x Abu Dhabi, UAEFriday 19 January 2018

An afternoon on the road with Italy's UAE ambassador

The Italian ambassador to the UAE and Neil Vorano celebrate Festa della Repubblica, the country's 150th anniversary, with a cruise around Abu Dhabi in the Maserati GranTurismo S.

Mr Starace's company car is a Chrysler, which he calls practically Italian after the company was bought by Fiat. Andrew Henderson / The National
Mr Starace's company car is a Chrysler, which he calls practically Italian after the company was bought by Fiat. Andrew Henderson / The National

Giorgio Starace has a dark secret. The Italian ambassador to the UAE since just October, he let it slip as we chatted candidly in the greeting room at the embassy in Abu Dhabi earlier this week.

"I drive a Chrylser, the big 300C."

I couldn't help but laugh.

"You know," he said with a smile, "that company was bought by Fiat, so it's practically an Italian car."

I laughed even harder. Here is a representative of a country that produces some of the most beautiful and thrilling cars and motorcycles on the road, with some of the most famous nameplates in the world, and he's driving - gasp! - an American car.

This past Thursday, Italy celebrated its 65th birthday as a republic; as well, this year the country celebrates its 150th year as a unified country. Because Italy is, for obvious reasons, a favourite country of Motoring's, we caught up with him earlier in the week for a talk and an offer that turned out to be very fortunate, considering his current ride.

"Well, let's go for a drive, then," I said.

Starace immediately brightened. "Yes, I'd like that very much," he announced with a wide grin.

The ambassador's upbeat demeanor wasn't because we were headed to his "Fiat", but rather because I was holding in my hand the key to a swooping, blue Maserati GranTurismo S parked outside. In honour of Italy's National Day, known as Festa della Repubblica, it just seemed a more fitting place to find out more about the car side of Italy's ambassador.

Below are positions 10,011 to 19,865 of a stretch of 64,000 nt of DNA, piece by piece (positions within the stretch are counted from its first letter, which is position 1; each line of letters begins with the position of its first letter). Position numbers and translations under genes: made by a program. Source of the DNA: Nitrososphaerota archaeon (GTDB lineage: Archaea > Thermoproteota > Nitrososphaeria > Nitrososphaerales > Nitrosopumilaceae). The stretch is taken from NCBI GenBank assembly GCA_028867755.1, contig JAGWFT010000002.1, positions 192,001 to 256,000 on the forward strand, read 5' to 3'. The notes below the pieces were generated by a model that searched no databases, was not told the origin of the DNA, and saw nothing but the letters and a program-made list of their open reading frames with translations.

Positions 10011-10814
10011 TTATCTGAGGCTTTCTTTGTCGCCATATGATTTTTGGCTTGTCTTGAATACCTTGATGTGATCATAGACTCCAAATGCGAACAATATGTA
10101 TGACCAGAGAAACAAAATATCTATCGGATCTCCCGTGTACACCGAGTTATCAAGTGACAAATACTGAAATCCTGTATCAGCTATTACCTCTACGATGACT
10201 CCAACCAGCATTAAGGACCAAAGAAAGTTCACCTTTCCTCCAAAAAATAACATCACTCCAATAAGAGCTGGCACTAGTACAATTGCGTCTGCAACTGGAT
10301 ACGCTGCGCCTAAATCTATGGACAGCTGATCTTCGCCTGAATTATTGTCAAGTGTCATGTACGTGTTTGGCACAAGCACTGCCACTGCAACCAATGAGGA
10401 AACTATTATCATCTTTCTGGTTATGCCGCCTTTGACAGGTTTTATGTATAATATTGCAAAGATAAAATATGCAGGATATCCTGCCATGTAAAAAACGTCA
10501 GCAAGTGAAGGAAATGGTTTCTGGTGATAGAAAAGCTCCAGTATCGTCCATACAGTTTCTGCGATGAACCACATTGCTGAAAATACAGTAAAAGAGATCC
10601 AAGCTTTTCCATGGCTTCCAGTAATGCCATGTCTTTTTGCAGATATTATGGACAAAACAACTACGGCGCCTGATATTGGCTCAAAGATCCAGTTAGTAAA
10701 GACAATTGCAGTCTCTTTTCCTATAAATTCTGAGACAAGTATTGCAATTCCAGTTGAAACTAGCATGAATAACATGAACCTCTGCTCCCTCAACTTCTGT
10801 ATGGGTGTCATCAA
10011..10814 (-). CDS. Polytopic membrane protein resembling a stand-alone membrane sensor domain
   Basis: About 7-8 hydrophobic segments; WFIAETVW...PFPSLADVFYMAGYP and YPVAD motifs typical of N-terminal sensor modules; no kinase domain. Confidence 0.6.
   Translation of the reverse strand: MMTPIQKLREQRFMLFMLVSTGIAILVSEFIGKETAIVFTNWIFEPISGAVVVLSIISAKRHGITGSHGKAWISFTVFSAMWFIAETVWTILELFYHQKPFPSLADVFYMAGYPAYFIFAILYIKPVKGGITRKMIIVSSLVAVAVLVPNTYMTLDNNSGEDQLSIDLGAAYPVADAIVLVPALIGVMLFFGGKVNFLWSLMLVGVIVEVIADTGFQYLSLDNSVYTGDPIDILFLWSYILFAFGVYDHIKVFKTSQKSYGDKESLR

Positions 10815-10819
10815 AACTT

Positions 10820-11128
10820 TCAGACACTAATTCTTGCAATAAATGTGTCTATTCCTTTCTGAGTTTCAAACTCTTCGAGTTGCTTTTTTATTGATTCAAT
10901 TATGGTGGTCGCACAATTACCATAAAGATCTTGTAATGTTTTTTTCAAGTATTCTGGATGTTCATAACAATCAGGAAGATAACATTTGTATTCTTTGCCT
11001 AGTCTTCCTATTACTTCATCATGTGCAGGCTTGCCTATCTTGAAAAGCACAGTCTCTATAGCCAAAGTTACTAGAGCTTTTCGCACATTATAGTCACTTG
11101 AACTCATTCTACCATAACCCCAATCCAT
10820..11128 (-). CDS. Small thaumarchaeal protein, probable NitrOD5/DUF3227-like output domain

Starace seems the archetype of not just an ambassador, but an Italian ambassador: slight but fit build, stylish yet subdued grey suit, animated and very gregarious, witty and quick, with a laugh to make one feel comfortable. And all this with a musical Italian accent.

As we get to the car, Starace pauses. "Beautiful. Beautiful. What's the name of this one?"

I tell him it's the GranTurismo S, and that it has 433hp. "What a car!" he says longingly.

Our photographer, Andrew Henderson, gets into the back seat, then Starace and I climb in, with Starace in the driver's seat. "How are you back there?" he asks Henderson as he slips on his vintage Ray-Ban sunglasses. The photographer says he has plenty of room. "Good, let's go," says Starace, and fires up the 4.7L V8, producing a raspy growl.

"I love the sound of this model," he whispers.

We glide out of the car park and onto 29th Street into the nearest roundabout. Starace is tentative at first but soon has the throttle opening up to feel the acceleration. The low growl has turned into a menacing roar.

"I love driving cars," he says. "I love making long trips, but I am not a traffic driver. I don't like driving in the streets. I think that cars like this suffer very much in traffic."

Because we don't want the car to suffer, Starace eventually points us towards the airport to stretch the Maserati's legs on the motorway. Then he puts up his finger: "I have an idea, let's go to Cipriani," he declares, referring to the Italian restaurant on Yas Island. I can't agree more with him, and I can't help but think that I should have brought along some Pavarotti for the stereo.

As he drives, he keeps the conversation going, asking us about our time here and other questions about the city. He's open to taking directions, too. "I'm starting to figure out the streets. But it takes a while; and a problem that ambassadors face, is that many times they have drivers to take them along, and you don't pay attention to the roads then. So it's difficult to remember."